At first, the challenges were extreme. They still are, but we are beginning to overcome one of the most difficult initial hurdles: convincing people that this crime is not only happening in the United States but that traffickers are also victimizing children in our own backyards. Many are surprised to realize that according to the
Departmentof Justice,83percentof sextraffickingvictimsareU.S.citizens.Abolitionistsonceneededto convince the world that slavery was immoral; now they must convince the world that it exists.
In 2010, the Tennessee General Assembly commissioned a study on exactly this question: does human trafficking exist in Tennessee and if so, to what extent is it affecting our children? The findings were alarming. The Tennessee Bureau of Investigation and Vanderbilt University created a methodology that involved querying law enforcement, court representatives, group home representatives, DCS employees and guardian ad litem representatives. The respondents revealed that 78 out of 95 counties in Tennessee reported at least one case of sex trafficking in the previous 24 months, and it is suspected that nearly all counties had trafficking activity, but law enforcement and social services are not adequately trained to identify and report it. Additionally, Shelby, Davidson, Coffee and Knox counties are some of the worst offenders, reporting more than 100 cases of minor sex trafficking and more than 100 cases of adult sex trafficking during the two-year study window.By comparison, the report indicates there is more human trafficking activity in Tennessee than gang activity.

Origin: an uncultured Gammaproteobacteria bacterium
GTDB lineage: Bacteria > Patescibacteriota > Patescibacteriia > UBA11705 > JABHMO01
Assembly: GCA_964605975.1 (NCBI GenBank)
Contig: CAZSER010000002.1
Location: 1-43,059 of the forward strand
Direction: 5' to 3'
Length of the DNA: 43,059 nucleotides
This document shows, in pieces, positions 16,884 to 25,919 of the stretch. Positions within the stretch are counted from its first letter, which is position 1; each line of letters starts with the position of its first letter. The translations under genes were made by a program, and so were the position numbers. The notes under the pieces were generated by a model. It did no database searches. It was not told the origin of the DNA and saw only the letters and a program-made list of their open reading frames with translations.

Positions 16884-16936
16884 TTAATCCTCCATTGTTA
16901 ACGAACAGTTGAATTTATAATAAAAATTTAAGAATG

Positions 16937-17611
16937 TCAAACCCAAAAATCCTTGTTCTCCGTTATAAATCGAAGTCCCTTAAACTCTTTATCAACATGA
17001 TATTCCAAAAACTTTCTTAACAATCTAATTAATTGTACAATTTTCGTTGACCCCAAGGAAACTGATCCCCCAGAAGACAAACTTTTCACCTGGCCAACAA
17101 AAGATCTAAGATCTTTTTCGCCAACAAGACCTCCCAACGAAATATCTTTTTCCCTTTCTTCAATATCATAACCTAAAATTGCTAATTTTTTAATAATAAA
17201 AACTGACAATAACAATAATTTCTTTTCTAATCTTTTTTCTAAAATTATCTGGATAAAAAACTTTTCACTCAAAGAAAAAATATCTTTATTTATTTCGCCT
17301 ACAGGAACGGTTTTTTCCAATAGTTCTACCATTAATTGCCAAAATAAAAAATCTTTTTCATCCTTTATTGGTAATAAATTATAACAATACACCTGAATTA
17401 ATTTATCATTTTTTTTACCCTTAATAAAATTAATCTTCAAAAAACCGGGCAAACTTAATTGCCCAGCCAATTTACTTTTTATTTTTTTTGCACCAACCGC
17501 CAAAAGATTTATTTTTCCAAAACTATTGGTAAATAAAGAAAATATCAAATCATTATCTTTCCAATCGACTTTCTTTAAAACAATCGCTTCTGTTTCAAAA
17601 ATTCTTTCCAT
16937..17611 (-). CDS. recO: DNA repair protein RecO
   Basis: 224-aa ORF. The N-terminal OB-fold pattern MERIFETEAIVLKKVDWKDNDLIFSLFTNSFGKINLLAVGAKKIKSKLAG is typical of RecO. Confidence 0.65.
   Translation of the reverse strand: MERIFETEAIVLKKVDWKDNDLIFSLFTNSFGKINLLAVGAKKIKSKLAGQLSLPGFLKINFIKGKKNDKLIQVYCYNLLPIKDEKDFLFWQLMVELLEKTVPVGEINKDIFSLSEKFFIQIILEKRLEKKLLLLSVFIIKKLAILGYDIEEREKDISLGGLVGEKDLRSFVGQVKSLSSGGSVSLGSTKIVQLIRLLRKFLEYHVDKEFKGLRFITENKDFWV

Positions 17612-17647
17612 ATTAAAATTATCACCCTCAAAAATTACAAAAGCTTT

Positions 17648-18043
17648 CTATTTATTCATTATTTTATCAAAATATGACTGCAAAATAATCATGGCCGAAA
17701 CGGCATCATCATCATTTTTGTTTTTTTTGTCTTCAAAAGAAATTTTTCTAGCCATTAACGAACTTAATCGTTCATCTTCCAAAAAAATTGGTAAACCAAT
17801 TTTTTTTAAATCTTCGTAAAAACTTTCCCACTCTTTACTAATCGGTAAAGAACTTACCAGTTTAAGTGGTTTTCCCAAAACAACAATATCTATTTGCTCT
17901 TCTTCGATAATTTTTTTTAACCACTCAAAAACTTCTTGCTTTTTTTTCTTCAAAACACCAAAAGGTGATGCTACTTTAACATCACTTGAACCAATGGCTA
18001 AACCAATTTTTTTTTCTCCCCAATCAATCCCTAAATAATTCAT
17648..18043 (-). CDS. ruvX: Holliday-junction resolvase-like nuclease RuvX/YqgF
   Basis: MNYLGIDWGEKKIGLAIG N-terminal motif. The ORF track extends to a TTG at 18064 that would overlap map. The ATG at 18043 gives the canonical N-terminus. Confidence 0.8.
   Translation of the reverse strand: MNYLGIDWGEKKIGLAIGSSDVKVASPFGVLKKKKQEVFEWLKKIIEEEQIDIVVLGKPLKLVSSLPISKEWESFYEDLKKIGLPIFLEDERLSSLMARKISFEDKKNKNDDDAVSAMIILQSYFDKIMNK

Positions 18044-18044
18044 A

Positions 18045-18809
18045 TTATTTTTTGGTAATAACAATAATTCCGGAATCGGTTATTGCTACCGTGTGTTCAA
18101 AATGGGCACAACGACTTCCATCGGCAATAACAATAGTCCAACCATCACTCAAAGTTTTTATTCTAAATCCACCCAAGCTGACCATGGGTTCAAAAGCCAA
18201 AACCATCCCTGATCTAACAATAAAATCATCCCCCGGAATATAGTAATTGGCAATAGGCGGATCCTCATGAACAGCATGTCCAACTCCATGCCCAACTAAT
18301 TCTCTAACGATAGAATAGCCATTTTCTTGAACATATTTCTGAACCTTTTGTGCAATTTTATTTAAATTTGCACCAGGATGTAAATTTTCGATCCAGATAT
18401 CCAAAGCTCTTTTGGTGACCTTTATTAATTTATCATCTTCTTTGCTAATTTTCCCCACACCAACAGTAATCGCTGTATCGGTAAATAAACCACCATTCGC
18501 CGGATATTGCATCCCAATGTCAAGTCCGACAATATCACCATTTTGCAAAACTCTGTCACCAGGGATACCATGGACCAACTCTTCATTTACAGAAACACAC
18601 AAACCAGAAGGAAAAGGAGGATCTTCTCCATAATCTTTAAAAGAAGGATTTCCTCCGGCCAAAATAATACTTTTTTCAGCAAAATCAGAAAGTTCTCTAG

One Trafficker Behind Bars
One example of this activity is Terrance “T-Rex” Yarbrough. Yarbrough is arguably the most violent, menacing, and notorious trafficker to step foot in a Tennessee courtroom. “The brutal and depraved acts that this individual inflicted upon these women are almost impossible to fathom,” said Edward L. Stanton III, U.S. Attorney for the Western District of Tennessee. Victims testified to being beaten by Yarbrough with padlocks, crowbars and dog chains, and being burned with irons and scalding hot water in order to force the women into prostitution.
According to the FBI press release, “Yarbrough repeatedly enticed vulnerable women as young as 15 years old into prostitution with false promises of love, family and prosperity.Any time a victim refused to engage in prostitution, he resorted to threats, intimidation, and violence.” During trial, jurors saw first-hand the “T-Rex” tattoos Yarbrough branded on his victims as a means of designating them as his property before forcing them to serve commercial sex buyers for literally days on end. Yarbrough was convicted on Dec. 5, 2012 on 10 counts of sex trafficking and one count of conspiracy to commit food stamp fraud. He is still awaiting sentencing at the time of this writing. Based on the extreme violence and brutality Yarbrough committed against his multiple victims, the federal sentencing guidelines are not in his favor.
While Yarbrough was prosecuted under the federal anti-trafficking law, states also retain subject matter jurisdiction over trafficking prosecutions. Tennessee is one of ahandfulof states aggressively seeking progressive reform in its anti-trafficking law. Over the last three years, Tennessee passed 19 laws and amendments seeking to address a targeted facet of human trafficking, including criminal provisions for traffickers, buyers and facilitators, protective provisions for child victims, and criminal justice tools for investigation and prosecution. A complete anti-trafficking legal paradigm touches on many chapters in the Tennessee code, not just criminal law. Anti-trafficking law is a quickly expanding field of law with opportunity for attorneys in a variety of fields to become involved and make a tangible impact on this gruesome trade. The following is a snapshot of anti-trafficking law in Tennessee, including past enactments and the vision for what lies ahead.